Cover

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Title page, Copyright, Dedication, Epigraph

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Contents

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p. vii

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Foreword

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pp. xi-xii

This is the story of Abraham H. Galloway (1837–70), a fiery young slave rebel, radical abolitionist, and Union spy who rose out of bondage to become one of the most significant and stirring black leaders in the United States during the American Civil War. A freedom fighter in what the New Orleans Tribune, the first African...

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Prologue: New Bern, North Carolina, May 1863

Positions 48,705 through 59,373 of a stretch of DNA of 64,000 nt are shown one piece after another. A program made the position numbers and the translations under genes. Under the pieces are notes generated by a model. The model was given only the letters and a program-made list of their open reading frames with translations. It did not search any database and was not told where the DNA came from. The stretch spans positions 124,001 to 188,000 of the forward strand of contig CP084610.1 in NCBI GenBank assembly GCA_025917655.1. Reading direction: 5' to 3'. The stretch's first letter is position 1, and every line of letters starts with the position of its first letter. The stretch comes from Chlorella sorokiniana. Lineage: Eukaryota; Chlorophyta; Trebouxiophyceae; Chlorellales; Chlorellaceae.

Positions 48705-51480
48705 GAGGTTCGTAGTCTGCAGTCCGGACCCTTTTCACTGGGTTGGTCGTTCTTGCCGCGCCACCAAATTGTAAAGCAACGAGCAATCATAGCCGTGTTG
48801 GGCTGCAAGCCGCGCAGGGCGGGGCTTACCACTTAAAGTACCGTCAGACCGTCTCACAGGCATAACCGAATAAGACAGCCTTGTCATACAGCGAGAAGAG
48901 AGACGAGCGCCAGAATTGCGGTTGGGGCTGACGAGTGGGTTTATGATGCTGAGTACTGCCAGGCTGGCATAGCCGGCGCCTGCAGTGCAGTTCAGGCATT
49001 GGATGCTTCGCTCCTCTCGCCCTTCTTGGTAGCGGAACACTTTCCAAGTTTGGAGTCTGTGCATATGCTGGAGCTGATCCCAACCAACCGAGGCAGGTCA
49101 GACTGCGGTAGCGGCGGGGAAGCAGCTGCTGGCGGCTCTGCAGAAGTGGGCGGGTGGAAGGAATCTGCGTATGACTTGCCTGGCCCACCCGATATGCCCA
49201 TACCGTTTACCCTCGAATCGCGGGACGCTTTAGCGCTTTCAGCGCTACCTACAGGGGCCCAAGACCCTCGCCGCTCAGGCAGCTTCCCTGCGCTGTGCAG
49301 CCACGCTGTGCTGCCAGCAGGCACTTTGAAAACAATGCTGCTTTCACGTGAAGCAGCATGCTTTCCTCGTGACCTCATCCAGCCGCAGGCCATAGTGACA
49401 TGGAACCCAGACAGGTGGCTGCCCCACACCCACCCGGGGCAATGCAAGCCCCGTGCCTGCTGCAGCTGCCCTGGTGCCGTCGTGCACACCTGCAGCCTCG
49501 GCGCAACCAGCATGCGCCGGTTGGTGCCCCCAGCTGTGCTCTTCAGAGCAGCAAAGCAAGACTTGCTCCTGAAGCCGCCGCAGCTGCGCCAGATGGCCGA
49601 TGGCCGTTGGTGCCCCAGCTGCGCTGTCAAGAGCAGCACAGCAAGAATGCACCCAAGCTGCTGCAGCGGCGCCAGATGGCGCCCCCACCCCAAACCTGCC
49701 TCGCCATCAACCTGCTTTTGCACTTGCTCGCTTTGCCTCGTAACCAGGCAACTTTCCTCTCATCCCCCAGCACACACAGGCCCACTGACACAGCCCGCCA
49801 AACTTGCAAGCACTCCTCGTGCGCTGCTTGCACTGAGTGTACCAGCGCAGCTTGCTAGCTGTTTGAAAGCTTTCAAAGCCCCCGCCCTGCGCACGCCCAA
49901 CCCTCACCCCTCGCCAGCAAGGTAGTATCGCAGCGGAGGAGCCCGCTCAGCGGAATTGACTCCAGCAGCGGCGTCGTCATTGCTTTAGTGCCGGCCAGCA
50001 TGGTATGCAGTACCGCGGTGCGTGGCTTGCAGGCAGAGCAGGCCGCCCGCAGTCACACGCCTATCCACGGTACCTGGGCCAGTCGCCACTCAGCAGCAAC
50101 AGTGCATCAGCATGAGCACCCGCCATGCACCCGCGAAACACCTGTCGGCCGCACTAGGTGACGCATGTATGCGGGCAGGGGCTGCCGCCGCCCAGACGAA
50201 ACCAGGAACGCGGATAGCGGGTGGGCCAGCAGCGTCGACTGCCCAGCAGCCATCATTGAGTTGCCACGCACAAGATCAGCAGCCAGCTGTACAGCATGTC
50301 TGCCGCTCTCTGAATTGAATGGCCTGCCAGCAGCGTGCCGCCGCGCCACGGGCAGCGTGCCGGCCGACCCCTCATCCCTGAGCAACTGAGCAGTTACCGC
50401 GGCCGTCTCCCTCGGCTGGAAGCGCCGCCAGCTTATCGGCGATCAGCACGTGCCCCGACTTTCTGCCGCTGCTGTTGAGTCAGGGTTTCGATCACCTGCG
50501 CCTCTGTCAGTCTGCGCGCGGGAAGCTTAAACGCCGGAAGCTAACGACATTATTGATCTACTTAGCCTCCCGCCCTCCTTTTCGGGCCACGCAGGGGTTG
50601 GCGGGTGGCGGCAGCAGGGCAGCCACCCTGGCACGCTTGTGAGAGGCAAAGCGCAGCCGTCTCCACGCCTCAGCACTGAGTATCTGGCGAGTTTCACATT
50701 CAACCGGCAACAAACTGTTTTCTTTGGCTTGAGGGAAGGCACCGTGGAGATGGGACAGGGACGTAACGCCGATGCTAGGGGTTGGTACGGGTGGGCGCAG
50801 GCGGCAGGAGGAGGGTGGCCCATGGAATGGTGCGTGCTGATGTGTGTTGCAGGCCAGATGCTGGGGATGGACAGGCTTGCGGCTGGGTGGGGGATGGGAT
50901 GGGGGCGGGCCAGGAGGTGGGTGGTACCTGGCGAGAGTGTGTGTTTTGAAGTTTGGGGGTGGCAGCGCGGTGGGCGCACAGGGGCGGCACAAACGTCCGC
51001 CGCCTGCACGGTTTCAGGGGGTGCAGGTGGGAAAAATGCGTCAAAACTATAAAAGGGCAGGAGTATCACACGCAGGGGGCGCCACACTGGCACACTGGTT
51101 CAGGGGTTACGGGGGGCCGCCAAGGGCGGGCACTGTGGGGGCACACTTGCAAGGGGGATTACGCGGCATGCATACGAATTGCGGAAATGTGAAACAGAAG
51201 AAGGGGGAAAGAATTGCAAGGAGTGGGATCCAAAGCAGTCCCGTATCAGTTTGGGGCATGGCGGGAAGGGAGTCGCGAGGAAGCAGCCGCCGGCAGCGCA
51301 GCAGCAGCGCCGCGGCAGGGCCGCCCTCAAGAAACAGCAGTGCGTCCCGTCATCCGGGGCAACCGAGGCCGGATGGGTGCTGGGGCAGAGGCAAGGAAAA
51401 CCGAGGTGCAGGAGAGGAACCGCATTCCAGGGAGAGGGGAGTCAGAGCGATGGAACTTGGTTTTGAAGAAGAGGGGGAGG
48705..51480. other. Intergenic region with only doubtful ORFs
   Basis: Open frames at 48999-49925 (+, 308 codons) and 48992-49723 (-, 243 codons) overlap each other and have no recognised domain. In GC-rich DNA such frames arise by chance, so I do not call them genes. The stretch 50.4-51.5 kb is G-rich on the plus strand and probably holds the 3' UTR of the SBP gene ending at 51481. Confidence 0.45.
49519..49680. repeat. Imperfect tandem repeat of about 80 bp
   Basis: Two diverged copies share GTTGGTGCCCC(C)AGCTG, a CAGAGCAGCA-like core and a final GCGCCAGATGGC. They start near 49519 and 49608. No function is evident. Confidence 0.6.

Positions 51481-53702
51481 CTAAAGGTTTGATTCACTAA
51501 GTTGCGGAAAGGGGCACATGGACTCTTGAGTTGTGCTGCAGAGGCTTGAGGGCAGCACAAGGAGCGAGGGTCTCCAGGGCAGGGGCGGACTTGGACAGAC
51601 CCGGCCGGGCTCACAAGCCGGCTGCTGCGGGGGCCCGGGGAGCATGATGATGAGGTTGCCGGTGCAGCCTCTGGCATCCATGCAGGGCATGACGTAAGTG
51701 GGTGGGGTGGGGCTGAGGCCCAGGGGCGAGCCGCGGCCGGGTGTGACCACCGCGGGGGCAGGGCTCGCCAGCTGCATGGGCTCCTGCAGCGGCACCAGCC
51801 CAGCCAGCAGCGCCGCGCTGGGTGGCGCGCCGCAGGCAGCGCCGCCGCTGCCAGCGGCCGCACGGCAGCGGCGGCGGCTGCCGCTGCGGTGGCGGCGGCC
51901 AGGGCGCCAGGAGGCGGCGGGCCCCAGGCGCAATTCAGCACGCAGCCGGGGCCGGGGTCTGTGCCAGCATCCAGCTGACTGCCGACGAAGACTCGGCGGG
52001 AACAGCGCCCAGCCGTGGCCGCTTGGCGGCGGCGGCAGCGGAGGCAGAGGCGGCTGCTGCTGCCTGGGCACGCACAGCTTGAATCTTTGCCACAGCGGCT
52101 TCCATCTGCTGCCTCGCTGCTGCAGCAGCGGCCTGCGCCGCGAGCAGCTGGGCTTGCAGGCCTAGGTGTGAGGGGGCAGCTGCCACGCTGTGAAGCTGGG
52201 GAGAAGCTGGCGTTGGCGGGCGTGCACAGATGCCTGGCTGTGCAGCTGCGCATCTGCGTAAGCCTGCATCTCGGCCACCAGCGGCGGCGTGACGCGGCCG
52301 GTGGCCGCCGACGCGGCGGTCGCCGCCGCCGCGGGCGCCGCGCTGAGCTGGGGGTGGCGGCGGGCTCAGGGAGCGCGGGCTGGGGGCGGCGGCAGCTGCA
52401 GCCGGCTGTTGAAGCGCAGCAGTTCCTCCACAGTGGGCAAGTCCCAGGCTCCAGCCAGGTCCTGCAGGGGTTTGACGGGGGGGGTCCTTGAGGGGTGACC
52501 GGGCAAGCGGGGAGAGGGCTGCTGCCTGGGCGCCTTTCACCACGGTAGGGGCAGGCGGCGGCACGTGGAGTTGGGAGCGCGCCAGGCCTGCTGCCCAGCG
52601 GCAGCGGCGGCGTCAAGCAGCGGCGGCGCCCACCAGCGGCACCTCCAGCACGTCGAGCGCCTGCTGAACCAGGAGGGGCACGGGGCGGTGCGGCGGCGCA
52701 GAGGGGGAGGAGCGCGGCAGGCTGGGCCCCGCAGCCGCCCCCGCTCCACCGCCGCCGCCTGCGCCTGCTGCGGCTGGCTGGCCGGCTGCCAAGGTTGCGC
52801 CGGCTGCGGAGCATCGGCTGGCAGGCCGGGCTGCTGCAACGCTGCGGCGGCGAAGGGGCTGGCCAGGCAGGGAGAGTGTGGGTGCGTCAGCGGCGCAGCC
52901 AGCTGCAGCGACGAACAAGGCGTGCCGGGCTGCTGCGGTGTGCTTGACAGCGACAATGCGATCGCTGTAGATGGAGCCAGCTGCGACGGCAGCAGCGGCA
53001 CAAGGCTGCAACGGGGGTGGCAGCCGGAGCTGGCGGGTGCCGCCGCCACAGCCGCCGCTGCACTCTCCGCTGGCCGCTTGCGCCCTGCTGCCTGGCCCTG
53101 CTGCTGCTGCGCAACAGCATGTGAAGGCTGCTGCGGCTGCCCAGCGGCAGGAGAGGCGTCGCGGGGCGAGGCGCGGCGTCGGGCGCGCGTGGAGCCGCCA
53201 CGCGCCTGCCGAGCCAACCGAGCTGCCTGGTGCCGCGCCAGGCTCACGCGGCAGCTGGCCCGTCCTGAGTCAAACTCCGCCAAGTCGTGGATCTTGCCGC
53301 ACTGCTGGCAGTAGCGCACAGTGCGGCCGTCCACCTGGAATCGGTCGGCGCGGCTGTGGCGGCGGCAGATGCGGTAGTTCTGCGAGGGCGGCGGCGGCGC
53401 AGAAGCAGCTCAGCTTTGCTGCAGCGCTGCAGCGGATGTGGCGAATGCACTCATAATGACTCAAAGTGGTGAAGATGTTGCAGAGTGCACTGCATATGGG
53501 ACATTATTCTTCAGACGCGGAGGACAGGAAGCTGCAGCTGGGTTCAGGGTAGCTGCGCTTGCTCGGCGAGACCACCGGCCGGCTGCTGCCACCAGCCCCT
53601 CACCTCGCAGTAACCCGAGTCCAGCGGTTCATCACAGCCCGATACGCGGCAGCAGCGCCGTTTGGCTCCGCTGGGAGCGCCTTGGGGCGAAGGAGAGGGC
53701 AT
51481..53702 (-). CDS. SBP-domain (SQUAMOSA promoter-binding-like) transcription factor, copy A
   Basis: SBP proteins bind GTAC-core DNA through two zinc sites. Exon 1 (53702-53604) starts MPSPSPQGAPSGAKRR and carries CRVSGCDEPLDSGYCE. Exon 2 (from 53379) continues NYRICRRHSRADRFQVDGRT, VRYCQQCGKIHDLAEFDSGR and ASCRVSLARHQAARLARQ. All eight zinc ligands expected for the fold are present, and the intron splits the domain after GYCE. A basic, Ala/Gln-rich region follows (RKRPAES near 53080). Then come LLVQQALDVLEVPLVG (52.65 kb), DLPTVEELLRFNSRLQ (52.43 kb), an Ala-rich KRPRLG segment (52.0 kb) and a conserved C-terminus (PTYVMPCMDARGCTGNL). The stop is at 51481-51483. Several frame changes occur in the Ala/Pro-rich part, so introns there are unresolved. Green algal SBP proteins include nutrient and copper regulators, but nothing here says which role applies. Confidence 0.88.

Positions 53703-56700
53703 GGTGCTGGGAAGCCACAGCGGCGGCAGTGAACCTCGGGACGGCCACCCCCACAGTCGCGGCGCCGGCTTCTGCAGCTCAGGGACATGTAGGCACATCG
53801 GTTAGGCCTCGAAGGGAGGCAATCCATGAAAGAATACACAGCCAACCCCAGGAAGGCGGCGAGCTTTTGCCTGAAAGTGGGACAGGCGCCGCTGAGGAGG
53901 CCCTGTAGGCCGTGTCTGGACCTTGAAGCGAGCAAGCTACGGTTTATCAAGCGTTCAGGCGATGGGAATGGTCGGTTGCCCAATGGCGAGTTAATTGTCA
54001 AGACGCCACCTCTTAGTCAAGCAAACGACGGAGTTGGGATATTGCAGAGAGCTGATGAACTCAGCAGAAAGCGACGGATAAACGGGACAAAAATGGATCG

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pp. xiii-xx

In the third year of the Civil Wa r, a New England abolitionist named Edward Kinsley walked the streets of New Bern, North Carolina. The seaport was usually a town of 5,500 inhabitants, but at that moment it overflowed with thousands of fugitive slaves who had escaped from the Confederacy. The setting was one...

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1 At River’s Edge

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pp. 1-12

Abraham Galloway grew up in a world that gazed out to the open sea. He was born on 8 February 1837 in a little hamlet of ship pilots and fishermen called Smithville.1 The village perched at the mouth of the Cape Fear River, twenty-eight miles downriver of Wilmington, North Carolina. At the time of Galloway’s birth, Smithville had a population of roughly 800 inhabitants, nearly half...

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2 The Secret Feelings of Their Hearts